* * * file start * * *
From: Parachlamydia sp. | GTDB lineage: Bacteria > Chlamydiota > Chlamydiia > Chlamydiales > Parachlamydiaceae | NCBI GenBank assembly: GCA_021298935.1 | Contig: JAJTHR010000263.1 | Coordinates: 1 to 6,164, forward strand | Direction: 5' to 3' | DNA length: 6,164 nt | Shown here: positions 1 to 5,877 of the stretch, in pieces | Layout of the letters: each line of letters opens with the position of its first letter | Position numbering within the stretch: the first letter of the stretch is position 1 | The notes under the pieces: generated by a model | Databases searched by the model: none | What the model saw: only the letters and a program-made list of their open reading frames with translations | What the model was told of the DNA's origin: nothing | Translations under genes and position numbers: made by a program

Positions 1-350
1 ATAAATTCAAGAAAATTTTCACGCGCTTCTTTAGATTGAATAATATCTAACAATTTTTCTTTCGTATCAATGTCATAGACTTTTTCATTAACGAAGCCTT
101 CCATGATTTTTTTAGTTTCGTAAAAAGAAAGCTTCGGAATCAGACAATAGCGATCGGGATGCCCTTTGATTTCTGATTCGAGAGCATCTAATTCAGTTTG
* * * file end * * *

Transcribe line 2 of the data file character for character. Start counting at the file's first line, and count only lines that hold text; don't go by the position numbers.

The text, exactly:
Positions 1-350